ICJ has jurisdiction over Guyana/Venezuela border case

– invites Venezuela to participate in substantive hearing

The International Court of Justice, today, ruled that it has jurisdiction to hear the case brought by Guyana concerning the validity of the 1899 Arbitral Award against Venezuela’s claims that the Award was null and void.

ICJ President Justice Abdulqawi Ahmed Yusuf, delivered the judgment during the hybrid hearing at the Peace Palace in The Hague.

ICJ’s President Judge Abdulqawi Ahmed Yusuf delivering the judgement in favour of Guyana

Venezuela did not take part in the proceedings.

However, the Court found that it does not have jurisdiction to hear Guyana’s claims, arising from events that occurred after the signature of the 1966 Geneva Agreement.

That judgement has now opened the door for the Spanish-speaking nation to join the substantive matter.

In January 2018, United Nations Secretary-General Mr. António Guterres, acting within the authority bestowed upon him by the Geneva Agreement, chose adjudication by the Court as the final means for resolving the controversy.

This followed the Good Offices process which Guyana utilised in 2014 and which had been exhausted without reaching a resolution.

Guyana, on March 29, 2018, filed its application instituting proceedings against Venezuela over its disagreement on “the legal validity and binding effect of the October 3, 1899 Award.”

Venezuela sent the Court a Memorandum and issued a public Communique in support of its argument that the Court had no jurisdiction.

In its application, Guyana based the jurisdiction of the Court on Article 36 of the Statute of the Court – the “Agreement to Resolve the Controversy between Venezuela and the United Kingdom of Great Britain and Northern Ireland over the Frontier between Venezuela and British Guiana”. The Agreement states that Guyana and Venezuela “mutually conferred upon the Secretary-General of the United Nations, the authority to choose the means of settlement of the controversy and, on January 30, 2018, the Secretary-General exercised his authority by choosing judicial settlement by the Court.”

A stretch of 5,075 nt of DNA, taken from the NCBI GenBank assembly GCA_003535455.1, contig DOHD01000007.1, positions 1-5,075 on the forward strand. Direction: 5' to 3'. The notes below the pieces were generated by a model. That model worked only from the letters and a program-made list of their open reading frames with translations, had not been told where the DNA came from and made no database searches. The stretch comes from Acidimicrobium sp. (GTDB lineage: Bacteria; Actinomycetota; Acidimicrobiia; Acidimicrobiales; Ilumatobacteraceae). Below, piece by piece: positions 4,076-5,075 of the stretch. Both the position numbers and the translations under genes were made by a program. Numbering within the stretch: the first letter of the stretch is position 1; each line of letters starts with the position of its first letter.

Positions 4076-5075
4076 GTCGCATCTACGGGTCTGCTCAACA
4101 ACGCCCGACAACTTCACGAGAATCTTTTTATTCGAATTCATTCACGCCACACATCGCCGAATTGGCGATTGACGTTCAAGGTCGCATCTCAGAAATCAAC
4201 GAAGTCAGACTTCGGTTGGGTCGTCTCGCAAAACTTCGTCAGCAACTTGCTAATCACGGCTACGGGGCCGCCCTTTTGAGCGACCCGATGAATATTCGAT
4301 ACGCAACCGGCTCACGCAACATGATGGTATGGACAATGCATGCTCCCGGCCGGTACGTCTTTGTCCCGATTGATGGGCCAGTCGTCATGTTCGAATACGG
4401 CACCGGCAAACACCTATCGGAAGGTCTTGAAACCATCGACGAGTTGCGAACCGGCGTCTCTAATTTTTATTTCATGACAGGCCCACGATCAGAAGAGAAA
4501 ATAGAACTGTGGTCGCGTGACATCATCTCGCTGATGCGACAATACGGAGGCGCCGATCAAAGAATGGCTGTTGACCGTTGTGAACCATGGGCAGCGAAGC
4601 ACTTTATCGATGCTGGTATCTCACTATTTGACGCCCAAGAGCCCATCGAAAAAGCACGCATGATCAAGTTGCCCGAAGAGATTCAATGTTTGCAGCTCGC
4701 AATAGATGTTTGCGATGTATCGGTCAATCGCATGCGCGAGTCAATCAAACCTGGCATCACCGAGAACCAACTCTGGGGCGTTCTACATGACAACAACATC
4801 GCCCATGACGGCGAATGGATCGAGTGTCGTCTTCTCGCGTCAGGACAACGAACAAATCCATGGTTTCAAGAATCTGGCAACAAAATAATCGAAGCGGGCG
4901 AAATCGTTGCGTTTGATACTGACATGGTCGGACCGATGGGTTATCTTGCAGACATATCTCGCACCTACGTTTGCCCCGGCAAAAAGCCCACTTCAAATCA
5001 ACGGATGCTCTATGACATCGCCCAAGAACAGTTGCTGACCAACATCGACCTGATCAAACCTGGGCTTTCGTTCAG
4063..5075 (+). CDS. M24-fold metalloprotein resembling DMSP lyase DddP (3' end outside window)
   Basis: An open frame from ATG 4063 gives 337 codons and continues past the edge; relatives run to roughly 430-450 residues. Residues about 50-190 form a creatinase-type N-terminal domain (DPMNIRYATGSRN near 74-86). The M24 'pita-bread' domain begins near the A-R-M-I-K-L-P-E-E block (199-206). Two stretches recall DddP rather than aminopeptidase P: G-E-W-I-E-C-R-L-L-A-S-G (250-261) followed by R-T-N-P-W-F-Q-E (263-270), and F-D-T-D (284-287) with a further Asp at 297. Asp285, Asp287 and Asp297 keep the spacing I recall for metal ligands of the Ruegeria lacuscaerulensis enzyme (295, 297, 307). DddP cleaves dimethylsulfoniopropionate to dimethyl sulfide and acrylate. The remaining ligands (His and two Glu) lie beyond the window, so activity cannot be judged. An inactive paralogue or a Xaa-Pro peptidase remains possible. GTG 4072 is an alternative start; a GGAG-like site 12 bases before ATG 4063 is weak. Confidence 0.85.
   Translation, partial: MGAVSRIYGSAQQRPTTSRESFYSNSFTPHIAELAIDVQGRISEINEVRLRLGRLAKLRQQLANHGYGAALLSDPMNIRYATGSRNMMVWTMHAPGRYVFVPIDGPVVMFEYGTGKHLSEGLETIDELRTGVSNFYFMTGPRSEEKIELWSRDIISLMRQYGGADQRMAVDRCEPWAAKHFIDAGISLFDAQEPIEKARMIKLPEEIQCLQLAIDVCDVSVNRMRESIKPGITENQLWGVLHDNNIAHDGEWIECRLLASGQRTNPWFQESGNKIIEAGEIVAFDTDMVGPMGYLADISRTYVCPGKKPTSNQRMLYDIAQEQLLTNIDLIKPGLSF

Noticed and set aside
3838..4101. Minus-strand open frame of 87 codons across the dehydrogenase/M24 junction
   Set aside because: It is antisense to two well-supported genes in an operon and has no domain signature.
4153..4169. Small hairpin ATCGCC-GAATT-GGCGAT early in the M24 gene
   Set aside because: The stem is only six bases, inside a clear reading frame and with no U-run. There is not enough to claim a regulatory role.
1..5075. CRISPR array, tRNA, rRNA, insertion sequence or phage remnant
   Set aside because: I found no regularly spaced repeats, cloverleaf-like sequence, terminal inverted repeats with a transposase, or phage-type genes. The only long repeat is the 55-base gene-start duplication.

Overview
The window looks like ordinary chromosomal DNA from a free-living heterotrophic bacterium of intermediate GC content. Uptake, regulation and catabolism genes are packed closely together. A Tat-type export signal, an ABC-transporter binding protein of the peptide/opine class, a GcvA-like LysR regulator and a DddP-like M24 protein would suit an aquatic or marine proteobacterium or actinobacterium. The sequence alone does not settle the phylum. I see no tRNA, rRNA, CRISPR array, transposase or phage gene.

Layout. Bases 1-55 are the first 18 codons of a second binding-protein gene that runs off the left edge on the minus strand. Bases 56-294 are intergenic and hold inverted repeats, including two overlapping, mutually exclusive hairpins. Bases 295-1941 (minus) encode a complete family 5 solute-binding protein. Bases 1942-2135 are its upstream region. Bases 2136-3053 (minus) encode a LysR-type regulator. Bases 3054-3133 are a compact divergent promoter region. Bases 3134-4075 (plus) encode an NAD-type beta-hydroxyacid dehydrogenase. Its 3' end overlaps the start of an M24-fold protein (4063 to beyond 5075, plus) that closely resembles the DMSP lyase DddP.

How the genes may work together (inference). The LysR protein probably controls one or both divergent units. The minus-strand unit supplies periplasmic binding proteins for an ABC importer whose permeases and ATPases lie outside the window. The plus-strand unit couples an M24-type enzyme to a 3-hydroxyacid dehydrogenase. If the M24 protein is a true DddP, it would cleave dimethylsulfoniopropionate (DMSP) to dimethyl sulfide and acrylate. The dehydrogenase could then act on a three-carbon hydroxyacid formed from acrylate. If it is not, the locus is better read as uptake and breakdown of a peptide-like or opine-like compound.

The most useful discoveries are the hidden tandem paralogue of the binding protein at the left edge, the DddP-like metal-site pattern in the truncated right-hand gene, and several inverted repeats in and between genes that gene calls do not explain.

In its judgement, the Court relied on the 1966 Geneva Agreement pointing out that the parties accepted the possibility of the controversy being resolved by means of judicial settlement.

“The Court therefore, concludes that Guyana’s claims concerning the validity of the 1899 Award about the frontier between British Guiana and Venezuela and the related question of the definitive settlement of the land boundary dispute between Guyana and Venezuela, fall within the subject-matter of the controversy that the Parties agreed to settle through the mechanism set out in Articles I to IV of the Geneva Agreement, in particular Article IV, paragraph 2, thereof, and that, as a consequence, the Court has jurisdiction ratione materiae to entertain these claims,” President Yusuf read.

The Court believes that by concluding the Geneva Agreement both Parties accepted the possibility that under Article IV, paragraph 2, of that instrument, the Secretary-General could choose judicial settlement by the International Court of Justice as one of the means listed in Article 33 of the Charter of the United Nations for the resolution of the controversy. It said the January 30, 2018 decision of the Secretary-General was therefore taken in conformity with the terms of Article IV, paragraph 2, of the Geneva Agreement.

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